Exaserv Blog

The SuccessFactors Performance and Goals module is frequently one of the first SuccessFactors modules to be implemented. And for good reasons, it shows a quick ROI and is a great start for your digital HR transformation.

Below the 3 secrets to make a Performance and Goals implementation a success:

Features – Spend time to understand the Performance and Goals features available. There are some fabulous features that can be very valuable but are often not used simply because of a lack of knowledge.  Here are just a few examples:

  • Initiatives – This is a great way to track goals that are related to companywide initiatives. Users can associate their individual goals with initiatives, which can be tracked and reported on at a broader level.
  • Group goals – allows users to share goals with team members. You have the option to choose which fields can be locked down by the creator and which fields can be updated by the team members.
  • Team goals – similar to group goals, with a couple of distinct differences. This allows someone to create a team goal and share, but they may distribute the goal and choose not to have it on their own plan.  They can also allow the goal to be used by other teams.
  • Cascading goals – Users can create a goal and then “cascade” it to other users, or users can even have a goal cascaded down to them. This is a way to link goals together, but still have to goal fully maintained by individual as opposed to group and team goals where certain fields are locked down.
  • Get Feedback – On the performance reviews, users can choose to have the form forwarded to other users for comments and/or ratings. This is a great option for when an employee’s manager changes mid-year.
  • Ask for Feedback – This is an email request that can go to either internal or external individuals requesting feedback. These individuals do not see the appraisal form, so it is a great option for peers or external customer feedback.
  • Goal Plan States – Goal plans can be “locked-down” after the initial goal setting has been done. You can choose to keep certain fields, for example status, percent complete, etc. open to employees, but not allow them to change other critical fields such as due date or the target goal.  Goal plan states can be controlled directly on the goal plan or from the performance review itself.
  • Continuous Performance Management – More and more companies desire year-round engagement between employees and managers. Activities, Achievements, and feedback can be tied to an employee’s goals.  The Achievements throughout the year are then integrated directly to the year-end performance assessment.  This can completely eliminate the need for formal mid-year assessments. See below a 2-minute video:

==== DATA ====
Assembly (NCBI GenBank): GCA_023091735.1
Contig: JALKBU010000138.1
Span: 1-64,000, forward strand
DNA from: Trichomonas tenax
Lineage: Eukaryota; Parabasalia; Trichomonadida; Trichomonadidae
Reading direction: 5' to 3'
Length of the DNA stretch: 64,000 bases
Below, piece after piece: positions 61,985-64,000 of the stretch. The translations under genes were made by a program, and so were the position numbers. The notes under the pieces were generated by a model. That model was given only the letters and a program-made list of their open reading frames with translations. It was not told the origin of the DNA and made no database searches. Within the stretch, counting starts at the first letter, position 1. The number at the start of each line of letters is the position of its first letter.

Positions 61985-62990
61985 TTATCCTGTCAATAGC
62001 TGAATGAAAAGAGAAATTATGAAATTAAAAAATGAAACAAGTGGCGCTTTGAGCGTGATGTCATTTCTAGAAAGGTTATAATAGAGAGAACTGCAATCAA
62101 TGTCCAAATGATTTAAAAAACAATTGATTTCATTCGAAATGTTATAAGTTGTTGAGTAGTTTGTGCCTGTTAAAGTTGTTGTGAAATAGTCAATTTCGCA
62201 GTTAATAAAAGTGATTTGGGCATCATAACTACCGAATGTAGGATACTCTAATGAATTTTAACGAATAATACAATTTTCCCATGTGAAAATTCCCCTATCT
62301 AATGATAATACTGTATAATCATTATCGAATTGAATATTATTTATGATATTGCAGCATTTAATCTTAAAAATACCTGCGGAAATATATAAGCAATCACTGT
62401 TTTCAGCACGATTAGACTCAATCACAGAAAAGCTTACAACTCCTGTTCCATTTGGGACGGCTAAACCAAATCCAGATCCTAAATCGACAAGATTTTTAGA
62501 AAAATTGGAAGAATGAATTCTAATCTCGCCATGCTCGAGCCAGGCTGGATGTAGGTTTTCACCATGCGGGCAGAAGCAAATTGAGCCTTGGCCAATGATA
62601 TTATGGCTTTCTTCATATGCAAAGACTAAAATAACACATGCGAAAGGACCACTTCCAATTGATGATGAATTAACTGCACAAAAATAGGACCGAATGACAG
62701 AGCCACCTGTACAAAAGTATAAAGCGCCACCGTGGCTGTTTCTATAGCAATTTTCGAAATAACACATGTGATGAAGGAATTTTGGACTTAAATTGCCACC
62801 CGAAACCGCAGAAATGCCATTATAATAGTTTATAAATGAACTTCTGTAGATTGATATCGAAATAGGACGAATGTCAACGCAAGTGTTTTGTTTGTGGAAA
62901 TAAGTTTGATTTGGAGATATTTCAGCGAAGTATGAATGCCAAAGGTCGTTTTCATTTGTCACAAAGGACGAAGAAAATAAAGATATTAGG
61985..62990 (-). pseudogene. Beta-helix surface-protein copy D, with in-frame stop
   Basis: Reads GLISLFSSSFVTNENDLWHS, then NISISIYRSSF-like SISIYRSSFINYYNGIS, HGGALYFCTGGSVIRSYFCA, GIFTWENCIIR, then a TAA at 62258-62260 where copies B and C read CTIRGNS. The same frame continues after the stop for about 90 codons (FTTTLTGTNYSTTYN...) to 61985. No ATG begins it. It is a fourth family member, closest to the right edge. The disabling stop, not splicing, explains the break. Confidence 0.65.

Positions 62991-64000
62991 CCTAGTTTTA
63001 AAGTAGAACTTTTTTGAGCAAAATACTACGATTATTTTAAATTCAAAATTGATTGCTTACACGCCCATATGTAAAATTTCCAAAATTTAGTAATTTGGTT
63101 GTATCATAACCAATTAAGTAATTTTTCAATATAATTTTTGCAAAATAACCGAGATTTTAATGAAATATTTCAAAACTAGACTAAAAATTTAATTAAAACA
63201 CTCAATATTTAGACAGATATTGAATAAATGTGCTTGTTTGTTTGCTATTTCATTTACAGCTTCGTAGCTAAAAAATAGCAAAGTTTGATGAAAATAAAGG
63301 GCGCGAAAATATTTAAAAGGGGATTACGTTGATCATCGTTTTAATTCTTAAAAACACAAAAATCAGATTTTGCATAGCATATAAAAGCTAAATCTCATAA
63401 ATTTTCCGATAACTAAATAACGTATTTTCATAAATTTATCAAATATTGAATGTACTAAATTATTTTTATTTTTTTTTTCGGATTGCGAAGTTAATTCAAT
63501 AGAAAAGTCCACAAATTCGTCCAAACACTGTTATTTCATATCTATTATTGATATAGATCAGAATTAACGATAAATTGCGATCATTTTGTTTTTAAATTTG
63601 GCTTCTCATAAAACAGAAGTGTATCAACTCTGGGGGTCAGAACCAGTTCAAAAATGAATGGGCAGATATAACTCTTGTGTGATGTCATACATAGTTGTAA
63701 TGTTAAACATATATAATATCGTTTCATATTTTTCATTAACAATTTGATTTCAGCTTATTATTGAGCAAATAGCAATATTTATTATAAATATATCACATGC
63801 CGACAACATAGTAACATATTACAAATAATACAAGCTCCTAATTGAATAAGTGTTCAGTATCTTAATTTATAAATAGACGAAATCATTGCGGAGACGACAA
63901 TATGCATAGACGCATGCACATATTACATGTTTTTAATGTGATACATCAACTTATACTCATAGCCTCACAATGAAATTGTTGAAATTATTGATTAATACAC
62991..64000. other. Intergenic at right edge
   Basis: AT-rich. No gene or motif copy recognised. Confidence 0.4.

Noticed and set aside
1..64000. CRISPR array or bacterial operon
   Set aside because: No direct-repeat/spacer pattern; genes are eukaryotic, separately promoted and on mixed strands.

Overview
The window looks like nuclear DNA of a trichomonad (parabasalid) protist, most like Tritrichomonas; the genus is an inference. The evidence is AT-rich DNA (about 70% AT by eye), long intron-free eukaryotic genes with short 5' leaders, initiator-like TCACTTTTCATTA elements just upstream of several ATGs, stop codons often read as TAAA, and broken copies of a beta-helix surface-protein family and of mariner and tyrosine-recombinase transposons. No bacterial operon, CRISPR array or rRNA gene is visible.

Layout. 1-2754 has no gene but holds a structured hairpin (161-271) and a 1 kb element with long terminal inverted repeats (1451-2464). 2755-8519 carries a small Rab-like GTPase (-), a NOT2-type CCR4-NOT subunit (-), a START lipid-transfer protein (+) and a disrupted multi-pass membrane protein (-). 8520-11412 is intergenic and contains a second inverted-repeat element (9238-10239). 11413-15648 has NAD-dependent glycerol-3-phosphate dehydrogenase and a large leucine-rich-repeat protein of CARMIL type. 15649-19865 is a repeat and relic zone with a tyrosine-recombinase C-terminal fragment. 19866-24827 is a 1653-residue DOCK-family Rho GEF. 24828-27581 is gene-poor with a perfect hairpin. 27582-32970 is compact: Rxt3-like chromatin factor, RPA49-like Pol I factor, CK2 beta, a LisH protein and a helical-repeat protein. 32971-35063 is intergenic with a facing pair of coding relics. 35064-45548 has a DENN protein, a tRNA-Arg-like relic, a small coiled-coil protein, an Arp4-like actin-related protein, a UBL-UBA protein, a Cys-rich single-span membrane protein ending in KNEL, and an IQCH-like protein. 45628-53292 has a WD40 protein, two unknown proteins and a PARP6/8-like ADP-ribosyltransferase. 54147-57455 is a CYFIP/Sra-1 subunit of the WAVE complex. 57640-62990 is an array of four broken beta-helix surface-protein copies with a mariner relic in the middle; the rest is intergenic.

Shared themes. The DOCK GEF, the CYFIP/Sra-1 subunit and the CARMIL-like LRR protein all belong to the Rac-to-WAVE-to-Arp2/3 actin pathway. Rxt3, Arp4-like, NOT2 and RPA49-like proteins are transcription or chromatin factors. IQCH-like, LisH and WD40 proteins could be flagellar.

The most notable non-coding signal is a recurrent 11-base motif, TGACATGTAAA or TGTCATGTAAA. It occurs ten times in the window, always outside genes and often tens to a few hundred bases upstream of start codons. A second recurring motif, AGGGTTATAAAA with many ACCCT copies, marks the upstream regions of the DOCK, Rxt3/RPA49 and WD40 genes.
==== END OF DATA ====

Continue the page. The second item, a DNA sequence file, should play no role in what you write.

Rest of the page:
Preparation – Prepare for your Performance and Goals implementation. Before your requirements gathering workshop, there are 3 essential things you can do to ensure a productive session.

  • Understand your current process. What works now and what doesn’t?  What parts of your current process bring value to your company?  Which parts could use improvement or cause you pain points?  Examples of things that work might be your approval chain.  Things that may not work might be tracking the status of your appraisals.  Coming prepared with this understanding will help your consultant guide you in developing a performance and goals module that will keep the good and improve on the not so good.
  • Ask for a demo. Typically, only a handful of project team members are involved in the selection process.  This creates a knowledge gap for the rest of the team who isn’t as familiar with the module and may not be fully prepared to make design decisions.  Having a demo for the entire project team prior to kickoff will allow them to be comfortable with the module and ask questions that maybe didn’t come up during the selection process.
    Compile your company’s competencies. This includes your core competencies and your job-role specific competencies.  During the design and build phase of the project, you will want to focus on testing and tweaking, not on figuring out what to rate on.  This will allow you to focus on design decisions and create the best possible system for your company.


  • Streamline and Consolidate – Use the implementation as an opportunity to streamline and consolidate. Often times, different business units have entirely different processes for performance and goals.  Implementing a new system allows the opportunity for the company to assess these practices and come up with a solution that works for everyone. Start with a process which would in your opinion work for all the business units and then ask the following question: Why wouldn’t this process work for you? Many times the different business units will quickly realize that their processes aren’t that different after all.
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